Our complete fashion shoot with Victoria’s Secret Angels Taylor Hill and Elsa Hosk
By ELIO IANNACCI
PHOTOGRAPHED BY ISHI AND STYLED BY ZEINA ESMAIL. HAIR, KEITH CARPENTER FOR THE WALL GROUP. MAKEUP, TRACY ALFAJORA FOR ART DEPARTMENT. FASHION ASSISTANT, ELIZA GROSSMAN.
“I don’t want to be just another face and I don’t want to just ‘be’ amongst the crowd.”
These are the words that 19-year-old Taylor Hill, the youngest model to get her Victoria’s Secret Angel wings this year, is spouting under a sizzling-hot curling iron. “I want to be better than Gisele Bündchen!” exclaims the Colorado-born beauty, who is prepping to be photographed for FASHION’s September issue alongside fellow Angel Elsa Hosk (both star in the new Body by Victoria campaign). They’re sitting two metres apart in a photo studio that borders New York’s SoHo. While Hosk flips through iPhone photos as the blow-dryer blasts her blonde locks, Hill gets personal.
“I’ve lived so much of my life in a spot like this,” Hill says, circling her index finger around the frenzy of hairstylists and makeup artists. “So many important moments happen when I’m getting ready for shoots or runways or campaigns, so it makes sense that I’d be talking about my life here. It’s become a therapist’s couch!”
The energy that Hill emits from her swivel chair is unbridled but not uncouth. Although she didn’t have a typical high school experience and never attended her own prom (“thank God I didn’t get to go—I feel like I got to skip a lot of personality-damaging things from high school,” she says), Hill reflects the poise of a southern belle and the gumption of a fashion industry veteran. When asked about the most important lesson she’s learned since she started working five years ago at age 14, Hill replies: “You are taught to respect your elders, not to speak out and to do as you’re told. But I found out really quick that it’s important in this industry—and in life—to speak up.” Knowing that she had the power to accept or decline jobs made her better at work. “I was always afraid to ask if I could have water or anything because they were adults and I wasn’t. That has changed,” Hill says, noting that Sophia Amoruso’s book #Girlboss was a catalyst of sorts. “[The book] helped me transition in my career and helped me grasp that ambitious mentality you need. There’s this transition from being a model to a supermodel. You kind of have to act a certain way to get people to recognize you. You’re not a kid anymore, and [people] need to know that. You can say things like, ‘You can’t talk to me like that; I’m not like everybody else.’”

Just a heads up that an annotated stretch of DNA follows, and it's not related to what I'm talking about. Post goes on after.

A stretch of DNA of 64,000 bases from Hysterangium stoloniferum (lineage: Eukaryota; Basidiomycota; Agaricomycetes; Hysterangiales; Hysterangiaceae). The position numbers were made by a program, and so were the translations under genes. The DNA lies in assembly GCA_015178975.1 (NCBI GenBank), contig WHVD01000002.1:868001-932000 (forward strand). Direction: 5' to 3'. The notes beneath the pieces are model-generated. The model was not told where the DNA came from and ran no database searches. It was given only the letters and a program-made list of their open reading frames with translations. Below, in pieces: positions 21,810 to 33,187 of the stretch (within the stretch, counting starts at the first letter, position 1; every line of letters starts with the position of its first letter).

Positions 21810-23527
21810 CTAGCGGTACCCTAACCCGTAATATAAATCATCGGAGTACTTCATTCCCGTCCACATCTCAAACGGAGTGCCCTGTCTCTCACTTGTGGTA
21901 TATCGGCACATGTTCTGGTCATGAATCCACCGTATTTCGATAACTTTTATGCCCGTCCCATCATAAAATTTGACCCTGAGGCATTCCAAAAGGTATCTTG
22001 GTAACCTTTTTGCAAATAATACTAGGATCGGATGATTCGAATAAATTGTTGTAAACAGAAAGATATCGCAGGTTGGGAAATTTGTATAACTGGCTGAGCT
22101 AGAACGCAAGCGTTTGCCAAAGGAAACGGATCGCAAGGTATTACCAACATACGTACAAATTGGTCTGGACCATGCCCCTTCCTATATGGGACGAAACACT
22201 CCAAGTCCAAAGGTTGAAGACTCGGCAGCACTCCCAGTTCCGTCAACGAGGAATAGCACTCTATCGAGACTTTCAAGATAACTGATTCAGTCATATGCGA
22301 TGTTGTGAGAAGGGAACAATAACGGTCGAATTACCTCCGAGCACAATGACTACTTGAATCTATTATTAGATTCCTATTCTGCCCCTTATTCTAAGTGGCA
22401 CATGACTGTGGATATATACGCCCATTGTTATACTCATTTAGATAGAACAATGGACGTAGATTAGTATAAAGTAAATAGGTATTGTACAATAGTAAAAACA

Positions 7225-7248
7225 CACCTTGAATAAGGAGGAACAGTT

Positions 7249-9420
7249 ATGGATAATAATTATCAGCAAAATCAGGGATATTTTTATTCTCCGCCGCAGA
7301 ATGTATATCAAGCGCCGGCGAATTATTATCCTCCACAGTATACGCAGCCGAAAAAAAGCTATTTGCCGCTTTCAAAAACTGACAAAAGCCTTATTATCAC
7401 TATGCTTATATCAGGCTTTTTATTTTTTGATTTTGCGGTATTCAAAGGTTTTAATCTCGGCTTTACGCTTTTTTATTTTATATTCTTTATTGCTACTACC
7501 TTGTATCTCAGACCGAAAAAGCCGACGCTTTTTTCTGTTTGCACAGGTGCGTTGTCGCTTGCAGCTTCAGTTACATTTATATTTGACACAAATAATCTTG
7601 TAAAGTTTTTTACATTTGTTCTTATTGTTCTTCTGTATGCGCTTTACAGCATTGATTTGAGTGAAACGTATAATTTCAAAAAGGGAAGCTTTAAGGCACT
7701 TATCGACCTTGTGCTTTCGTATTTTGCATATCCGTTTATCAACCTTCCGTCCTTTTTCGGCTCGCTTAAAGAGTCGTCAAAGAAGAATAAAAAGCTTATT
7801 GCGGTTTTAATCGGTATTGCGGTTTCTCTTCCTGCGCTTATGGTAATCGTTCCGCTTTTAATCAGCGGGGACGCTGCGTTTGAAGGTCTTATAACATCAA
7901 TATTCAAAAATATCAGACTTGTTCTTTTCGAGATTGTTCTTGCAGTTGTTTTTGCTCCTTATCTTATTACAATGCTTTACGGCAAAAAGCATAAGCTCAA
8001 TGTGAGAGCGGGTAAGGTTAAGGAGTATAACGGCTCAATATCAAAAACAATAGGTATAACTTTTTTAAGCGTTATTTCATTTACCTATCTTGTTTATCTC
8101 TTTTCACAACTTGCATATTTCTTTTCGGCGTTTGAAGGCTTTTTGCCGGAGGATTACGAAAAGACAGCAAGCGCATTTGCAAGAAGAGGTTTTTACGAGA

Getting to Hill’s place of self-assurance may have taken half a decade (“I cried like a baby after falling at a Kaufman Franco show—won’t do that again!”), but she’s had the help of many luminaries along the way. She was discovered by an agent at a dude ranch in Granby, Colo., while on a family vacation, but shortly afterward, it was Donatella Versace who took an early interest in her (“She doesn’t know this, but I owe her my career,” says Hill). Versace gave Hill her first of many runway shows for top fashion labels (and featured her in Versus Versace’s Fall 2015 ad campaign). “When you get to walk in a show, [designers] see you as a muse of their brand. It’s an honour,” says Hill.
Like Hill, Elsa Hosk’s rise in fashion started at 14. When she was a teen, her father brazenly sent photos of his whole clan to various modelling agencies in Sweden (Hosk’s home country). Two of them ended up signing Hosk without knowing it, and she worked for both agencies before they caught on. “At the time, I had corkscrew locks and this chubby face and braces,” Hosk says, bewildered. “I was like, ‘I can’t be a model!’ But these agencies were like, ‘Yeah!’”
It wasn’t long before Hosk was booking work for established houses like Christian Dior, Giambattista Valli and Emanuel Ungaro. It was then that she realized her extracurricular sports helped her stand out.
“Being a basketball player helped me so much in this business,” she says of her former life as an all-star dribbler in Sweden’s national league. “It made me a team player and it’s easier to adapt to the world of posing. When I model, I use every single muscle in my body. Being fit and physical lets me know that control.”
Among the most collaborative projects Hosk has worked on—aside from Victoria’s Secret—is a series of indie shoots with photographer Guy Aroch. “We did photographs for two years,” she says. “It would be just us meeting up once a week or on every shoot we were on. We went to [places like] Paris and Tokyo. I was styling myself in it and doing my own hair—it’s very ’70s inspired. It felt so liberating.” Some of the clothes were taken from Hosk’s own closet, as she collects vintage Levi’s (her greatest vintage treasure, however, is an Ossie Clark silver lamé dress). For one shoot, Hosk decided to push the boundaries of what she does commercially. “I was completely nude on a skateboard and I was wearing this long fur cape—it was in the middle of the night. I was skating through Tribeca,” she says.